Many well-meaning Christians are absolutely paranoid when it comes the subject of philosophy, if they simply do not mock it altogether. To them to philosophize is to be in league with the devil, or to engage in abstruse or esoteric ramblings to difficult to understand, as they are completely oblivious to the reality that in order to even arrive at such a conclusion means that they have philosophized somewhere along the way, even though they have done so very badly.
Philosophy, though, is a compound Greek word (philos = “love”; sophia = “wisdom”) which means to love wisdom. Some secularists, no doubt, have twisted or blurred the term to mean other things, and what they end up with is a mish-mash of disjointed blithering nonsense that means nothing to anyone, much less themselves. But, the reality is, philosophy simply means to be a lover of wisdom, and when done correctly, it opens up new vistas into understanding the way God thinks and it develops an appreciation for the creation which he has created and commanded his creatures to investigate and to have dominion over.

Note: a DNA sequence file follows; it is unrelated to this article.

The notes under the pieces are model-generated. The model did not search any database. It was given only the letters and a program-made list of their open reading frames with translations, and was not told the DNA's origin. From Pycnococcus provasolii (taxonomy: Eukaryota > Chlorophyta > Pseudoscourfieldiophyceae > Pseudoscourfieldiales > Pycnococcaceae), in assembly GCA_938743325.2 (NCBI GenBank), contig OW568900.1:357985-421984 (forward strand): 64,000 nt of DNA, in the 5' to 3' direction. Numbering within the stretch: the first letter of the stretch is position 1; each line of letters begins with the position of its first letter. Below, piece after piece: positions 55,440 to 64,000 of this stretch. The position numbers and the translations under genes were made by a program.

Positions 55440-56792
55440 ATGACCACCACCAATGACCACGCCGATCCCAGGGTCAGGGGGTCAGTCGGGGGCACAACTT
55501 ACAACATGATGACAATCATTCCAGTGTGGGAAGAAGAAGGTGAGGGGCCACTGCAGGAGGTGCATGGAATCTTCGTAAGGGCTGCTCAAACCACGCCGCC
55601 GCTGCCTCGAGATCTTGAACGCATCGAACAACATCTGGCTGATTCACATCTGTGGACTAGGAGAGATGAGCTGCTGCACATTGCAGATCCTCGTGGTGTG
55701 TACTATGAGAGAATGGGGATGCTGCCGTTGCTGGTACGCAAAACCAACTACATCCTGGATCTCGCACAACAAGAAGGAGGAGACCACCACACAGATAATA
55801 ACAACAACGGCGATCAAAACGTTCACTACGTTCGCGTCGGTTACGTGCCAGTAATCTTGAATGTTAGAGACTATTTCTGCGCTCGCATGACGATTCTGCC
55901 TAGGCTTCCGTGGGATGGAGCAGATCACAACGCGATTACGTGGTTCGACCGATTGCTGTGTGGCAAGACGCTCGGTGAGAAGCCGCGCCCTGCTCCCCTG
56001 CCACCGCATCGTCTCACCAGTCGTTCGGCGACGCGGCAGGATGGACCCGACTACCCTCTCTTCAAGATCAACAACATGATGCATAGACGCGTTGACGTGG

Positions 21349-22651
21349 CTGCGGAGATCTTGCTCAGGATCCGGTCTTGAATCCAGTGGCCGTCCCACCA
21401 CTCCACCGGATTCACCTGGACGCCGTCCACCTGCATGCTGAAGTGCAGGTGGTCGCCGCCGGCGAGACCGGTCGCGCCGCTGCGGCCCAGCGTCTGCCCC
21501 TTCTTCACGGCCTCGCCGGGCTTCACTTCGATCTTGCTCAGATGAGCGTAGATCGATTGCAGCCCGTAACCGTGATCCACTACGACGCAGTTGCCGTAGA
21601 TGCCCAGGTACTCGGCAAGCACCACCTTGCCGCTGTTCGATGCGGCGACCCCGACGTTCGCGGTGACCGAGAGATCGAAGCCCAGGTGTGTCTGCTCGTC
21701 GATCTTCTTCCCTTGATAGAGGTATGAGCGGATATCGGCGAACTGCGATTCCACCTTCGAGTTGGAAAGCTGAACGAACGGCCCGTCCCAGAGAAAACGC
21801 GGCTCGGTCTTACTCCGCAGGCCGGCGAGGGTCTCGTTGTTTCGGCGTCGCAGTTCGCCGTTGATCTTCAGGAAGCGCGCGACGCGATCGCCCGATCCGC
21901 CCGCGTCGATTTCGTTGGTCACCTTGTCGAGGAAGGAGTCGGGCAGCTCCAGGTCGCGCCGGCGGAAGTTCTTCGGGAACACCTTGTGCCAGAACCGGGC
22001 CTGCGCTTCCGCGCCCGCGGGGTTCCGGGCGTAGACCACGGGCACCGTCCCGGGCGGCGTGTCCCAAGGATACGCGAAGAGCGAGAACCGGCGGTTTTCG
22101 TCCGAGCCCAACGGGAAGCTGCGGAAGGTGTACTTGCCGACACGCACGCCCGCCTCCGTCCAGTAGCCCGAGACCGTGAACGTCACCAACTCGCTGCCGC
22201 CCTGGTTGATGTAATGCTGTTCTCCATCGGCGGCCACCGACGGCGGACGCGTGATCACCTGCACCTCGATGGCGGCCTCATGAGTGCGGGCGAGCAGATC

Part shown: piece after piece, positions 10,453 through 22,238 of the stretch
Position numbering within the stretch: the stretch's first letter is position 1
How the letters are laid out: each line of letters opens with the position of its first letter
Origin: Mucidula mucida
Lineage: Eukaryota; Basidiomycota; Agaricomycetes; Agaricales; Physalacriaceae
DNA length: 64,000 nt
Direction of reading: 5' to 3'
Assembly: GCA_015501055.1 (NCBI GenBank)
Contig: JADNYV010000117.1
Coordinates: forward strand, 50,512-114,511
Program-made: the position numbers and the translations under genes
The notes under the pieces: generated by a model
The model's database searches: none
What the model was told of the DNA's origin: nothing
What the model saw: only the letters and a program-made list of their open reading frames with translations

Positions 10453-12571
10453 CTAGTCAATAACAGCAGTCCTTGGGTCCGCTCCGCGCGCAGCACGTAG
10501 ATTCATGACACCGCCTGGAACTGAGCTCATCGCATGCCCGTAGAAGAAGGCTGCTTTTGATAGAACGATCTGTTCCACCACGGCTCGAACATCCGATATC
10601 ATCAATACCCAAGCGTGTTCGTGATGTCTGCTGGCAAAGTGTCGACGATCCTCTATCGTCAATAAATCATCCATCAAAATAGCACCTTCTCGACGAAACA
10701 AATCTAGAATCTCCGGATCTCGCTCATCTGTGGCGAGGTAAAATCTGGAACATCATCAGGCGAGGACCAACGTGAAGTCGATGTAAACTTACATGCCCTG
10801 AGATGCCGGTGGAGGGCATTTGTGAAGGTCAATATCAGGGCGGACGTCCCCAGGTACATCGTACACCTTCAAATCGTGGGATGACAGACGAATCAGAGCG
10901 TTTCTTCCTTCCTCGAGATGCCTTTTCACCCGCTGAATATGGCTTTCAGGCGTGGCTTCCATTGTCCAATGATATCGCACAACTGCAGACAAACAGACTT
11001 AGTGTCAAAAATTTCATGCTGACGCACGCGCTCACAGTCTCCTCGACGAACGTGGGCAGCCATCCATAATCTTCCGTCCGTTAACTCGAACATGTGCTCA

As philosophy relates to the discipline of apologetics Doug Groothuis has this to say: “Apologetics is an aspect of the philosophy of religion (broadly understood), which is the rational investigation of religious truth claims” (Christian Apologetics, 26). It is unfortuante, however, in too much of contemporary Christendom that fewer and fewer Christians really want to investigate anything, much less those competing worldviews with their own truth claims which are leading many of those same Christians astray. Moreland and Craig made this very point as well not long ago in their description of the “empty self’ Christian.
Our churches are unfortunately overly-populated with people whose minds, as Christians, are going to waste. As [Charles] Malik observed, they may be spiritually regnerate, but their minds have not been converted; they still think like nonbelievers. Despite their Christian commitment, they remain largely empty selves. What is an empty self? An empty self is a person who is passive, sensate, busy and hurried, incapable of developing an interior life. Such a person is inordinately individualistic, infantile and narcissistic (Philosophical Foundations for a Christian Worldview, 5.
Therefore, this portion of CAPro is designated to philosophy, not because it is inherently evil and to be avoided. But, because it is inherently necessary and wise to be pursued in the attempt to obey God by loving him with all our minds; to be lovers of wisdom, rather than hypocrites who claim to love wisdom, and yet run from the hard thinking necessary in order to become wise Christians. It is our hope that after reading through some of the articles provided that you too will understand that philosophy, done correctly, will not only make one a better Christian apologist, and a lover of wisdom, but a better grounded Christian, in general, whose love for God is more that mere lip service.